There can be large issues hidden in minuscule parts of huge budget bills.
Currently at the Minnesota Legislature, for example, there’s arm-twisting and backroom dealing surrounding $1.6 million in funding that DFLers in the House and Senate stripped from the $11 billion Human Services bill.
That $1.6 million was destined for Minnesota Adult & Teen Challenge, a Christian-based drug-rehab facility in Minneapolis, with smaller branches in Duluth and Brainerd and plans to open in Rochester.
Without the funding, legislators who support the operation say, Teen Challenge will shrink.
To date, efforts by Republicans to put that money back in the bill have failed in both the House and Senate. But the push is far from over.
Proponents seem to believe that eventually Gov. Mark Dayton and some DFL legislative leaders will allow the funding to re-appear during the tax conference committee hearings.
Issues surrounding public funds and Teen Challenge are not new.
In various ways, they’ve surrounded the 30-year-old organization for more than a decade. Typically, Christian conservatives have supported its mission; political and religious liberals have tended to look at the agenda with suspicion.
What few argue is that Teen Challenge has shown success, often in cases in which other treatment programs have failed.
Teen Challenge claims to successfully treat 75 percent of its 500 residents, an astounding figure.
Proponents speak enthusiastically of the lives “saved’’ and the “return on investment’’ for the state.
“These are wounded, wounded folks,’’ said Sen. Mary Kiffmeyer, R-Big Lake. “This is a unique program where people are actually getting help. Why would we stop supporting it?’’
In a letter to Dayton, Sen. Warren Limmer, R-Maple Grove, brought out the cost benefits of Teen Challenge.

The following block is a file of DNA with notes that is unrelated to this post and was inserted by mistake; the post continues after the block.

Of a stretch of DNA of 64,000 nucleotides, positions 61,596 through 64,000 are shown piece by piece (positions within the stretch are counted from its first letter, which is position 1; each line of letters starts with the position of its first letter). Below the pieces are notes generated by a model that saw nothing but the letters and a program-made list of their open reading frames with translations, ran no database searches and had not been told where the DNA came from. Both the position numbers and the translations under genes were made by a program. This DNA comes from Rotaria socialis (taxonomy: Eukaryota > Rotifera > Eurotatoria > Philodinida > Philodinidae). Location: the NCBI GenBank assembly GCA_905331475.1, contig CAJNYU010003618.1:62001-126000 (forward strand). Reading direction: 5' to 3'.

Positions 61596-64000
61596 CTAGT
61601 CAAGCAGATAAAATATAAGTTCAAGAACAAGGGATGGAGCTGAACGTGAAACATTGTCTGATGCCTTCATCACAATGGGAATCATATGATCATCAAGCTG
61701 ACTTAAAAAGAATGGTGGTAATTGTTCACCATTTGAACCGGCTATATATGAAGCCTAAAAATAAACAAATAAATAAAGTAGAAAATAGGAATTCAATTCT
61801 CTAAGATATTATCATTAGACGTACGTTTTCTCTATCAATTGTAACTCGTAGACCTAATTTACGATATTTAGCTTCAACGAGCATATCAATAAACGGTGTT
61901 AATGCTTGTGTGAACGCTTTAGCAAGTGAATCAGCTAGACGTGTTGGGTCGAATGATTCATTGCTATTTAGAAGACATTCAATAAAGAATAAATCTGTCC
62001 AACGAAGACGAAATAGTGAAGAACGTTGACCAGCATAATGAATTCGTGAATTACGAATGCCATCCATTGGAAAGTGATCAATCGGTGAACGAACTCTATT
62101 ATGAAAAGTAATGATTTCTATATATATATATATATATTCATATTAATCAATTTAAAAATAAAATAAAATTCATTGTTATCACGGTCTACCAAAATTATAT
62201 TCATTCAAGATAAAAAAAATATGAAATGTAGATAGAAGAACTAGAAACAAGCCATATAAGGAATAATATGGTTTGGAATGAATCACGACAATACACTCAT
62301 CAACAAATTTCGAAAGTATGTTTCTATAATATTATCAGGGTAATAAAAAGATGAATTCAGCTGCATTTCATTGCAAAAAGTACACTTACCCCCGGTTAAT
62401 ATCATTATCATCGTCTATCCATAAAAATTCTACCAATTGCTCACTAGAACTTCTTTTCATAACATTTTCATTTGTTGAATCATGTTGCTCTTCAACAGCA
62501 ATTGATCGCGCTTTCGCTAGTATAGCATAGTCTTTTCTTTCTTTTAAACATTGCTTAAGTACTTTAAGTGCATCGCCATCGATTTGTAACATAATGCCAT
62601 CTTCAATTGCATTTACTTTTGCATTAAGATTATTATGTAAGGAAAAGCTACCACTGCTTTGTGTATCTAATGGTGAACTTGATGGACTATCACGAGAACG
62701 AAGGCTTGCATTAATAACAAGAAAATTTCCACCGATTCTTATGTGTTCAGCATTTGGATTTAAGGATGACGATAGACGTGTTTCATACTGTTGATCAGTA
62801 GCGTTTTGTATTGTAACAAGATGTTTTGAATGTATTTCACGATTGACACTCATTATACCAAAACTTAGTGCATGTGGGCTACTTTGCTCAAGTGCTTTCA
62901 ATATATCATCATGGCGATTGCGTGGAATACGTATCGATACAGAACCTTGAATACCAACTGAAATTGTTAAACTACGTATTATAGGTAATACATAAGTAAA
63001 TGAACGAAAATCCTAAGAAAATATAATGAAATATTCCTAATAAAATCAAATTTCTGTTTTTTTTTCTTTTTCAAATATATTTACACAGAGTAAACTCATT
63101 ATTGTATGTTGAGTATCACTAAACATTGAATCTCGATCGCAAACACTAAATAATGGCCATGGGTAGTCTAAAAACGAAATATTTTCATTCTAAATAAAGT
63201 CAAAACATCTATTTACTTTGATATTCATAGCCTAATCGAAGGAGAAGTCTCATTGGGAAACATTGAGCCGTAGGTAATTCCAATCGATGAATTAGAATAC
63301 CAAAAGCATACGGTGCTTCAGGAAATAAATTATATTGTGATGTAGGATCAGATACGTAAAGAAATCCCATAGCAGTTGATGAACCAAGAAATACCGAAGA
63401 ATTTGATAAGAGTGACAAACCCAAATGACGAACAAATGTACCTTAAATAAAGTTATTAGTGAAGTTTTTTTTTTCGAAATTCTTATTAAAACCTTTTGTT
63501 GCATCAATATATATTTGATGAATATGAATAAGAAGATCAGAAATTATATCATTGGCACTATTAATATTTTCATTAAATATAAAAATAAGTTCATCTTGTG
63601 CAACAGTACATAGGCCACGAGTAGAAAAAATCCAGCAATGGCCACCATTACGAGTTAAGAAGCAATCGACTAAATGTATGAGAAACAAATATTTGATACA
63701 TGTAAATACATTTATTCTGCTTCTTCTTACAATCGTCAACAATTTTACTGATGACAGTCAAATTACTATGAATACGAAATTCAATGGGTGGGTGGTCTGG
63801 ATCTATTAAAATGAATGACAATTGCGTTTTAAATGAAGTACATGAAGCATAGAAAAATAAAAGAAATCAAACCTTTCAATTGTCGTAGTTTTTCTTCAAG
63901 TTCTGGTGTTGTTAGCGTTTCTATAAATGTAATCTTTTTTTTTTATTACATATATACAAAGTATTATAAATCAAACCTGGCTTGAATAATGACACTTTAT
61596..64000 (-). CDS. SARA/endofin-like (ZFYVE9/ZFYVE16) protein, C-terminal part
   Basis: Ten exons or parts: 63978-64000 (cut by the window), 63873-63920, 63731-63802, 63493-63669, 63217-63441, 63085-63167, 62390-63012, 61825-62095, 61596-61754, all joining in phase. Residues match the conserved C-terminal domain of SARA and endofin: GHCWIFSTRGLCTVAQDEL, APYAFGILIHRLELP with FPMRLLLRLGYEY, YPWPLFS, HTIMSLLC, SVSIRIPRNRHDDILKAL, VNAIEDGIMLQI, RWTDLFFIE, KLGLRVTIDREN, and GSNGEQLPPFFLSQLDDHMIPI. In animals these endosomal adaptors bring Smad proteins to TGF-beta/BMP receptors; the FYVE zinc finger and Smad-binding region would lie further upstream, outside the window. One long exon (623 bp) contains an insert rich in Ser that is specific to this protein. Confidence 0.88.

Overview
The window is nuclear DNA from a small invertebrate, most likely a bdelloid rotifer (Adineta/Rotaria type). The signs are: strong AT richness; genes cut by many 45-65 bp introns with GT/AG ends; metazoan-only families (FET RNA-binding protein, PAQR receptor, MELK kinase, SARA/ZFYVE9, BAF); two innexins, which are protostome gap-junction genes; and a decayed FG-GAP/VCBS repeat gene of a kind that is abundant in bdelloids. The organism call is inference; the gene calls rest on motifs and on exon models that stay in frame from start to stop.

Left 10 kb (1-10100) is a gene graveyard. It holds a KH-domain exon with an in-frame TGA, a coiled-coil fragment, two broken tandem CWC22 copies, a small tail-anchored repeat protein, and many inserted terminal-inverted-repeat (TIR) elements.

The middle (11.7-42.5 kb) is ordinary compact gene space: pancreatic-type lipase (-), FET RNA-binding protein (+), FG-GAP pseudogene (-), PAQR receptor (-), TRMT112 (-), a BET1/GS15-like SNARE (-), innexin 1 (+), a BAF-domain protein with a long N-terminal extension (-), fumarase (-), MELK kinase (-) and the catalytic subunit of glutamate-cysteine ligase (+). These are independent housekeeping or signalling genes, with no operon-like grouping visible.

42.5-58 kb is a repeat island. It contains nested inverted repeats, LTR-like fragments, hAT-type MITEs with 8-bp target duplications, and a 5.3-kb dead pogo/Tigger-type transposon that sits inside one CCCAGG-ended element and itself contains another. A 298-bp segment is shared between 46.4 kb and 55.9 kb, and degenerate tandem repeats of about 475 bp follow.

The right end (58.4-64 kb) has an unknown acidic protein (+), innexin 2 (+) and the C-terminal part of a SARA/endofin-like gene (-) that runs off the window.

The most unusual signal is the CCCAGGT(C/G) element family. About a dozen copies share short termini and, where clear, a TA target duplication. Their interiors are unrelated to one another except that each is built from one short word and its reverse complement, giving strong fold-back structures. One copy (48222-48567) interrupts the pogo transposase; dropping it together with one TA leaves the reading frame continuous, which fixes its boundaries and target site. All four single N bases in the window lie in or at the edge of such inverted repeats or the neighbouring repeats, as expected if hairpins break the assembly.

“If not given a chance to participate in MN Teen Challenge,’’ Limmer wrote, “many of these residents will either face prison or death. At around $43,000 per person to stay in prison per year, $1.64 million dollars per biennium will only house 19 inmates per years. Our public funds are much better leveraged in successful treatment programs like this, rather than putting this category of offender in our prisons where success is less likely.’’
Dibble opposes ‘proselytizing’
Sen. Scott Dibble, DFL-Minneapolis, said his concern is that too many in the GLBT community can be damaged by the program that he says is “proselytizing.’’
“Despite their claims,’’ Dibble said, “their approach is predicated on a very specific point of view. That’s their right. It stands to reason that to help someone in recovery, they need a strong set of internal values. But they’re asking for public dollars to further their religious beliefs. That’s not right.’’
During a floor debate over an amendment that would have put the funds back in the bill, Sen. Ron Latz, DFL-St. Louis Park, raised similar concerns, saying Jews ordered into treatment by the courts have been denigrated at Teen Challenge.
Public dollars do go into other Christian-based organizations, such as Lutheran Social Services and Catholic Charities.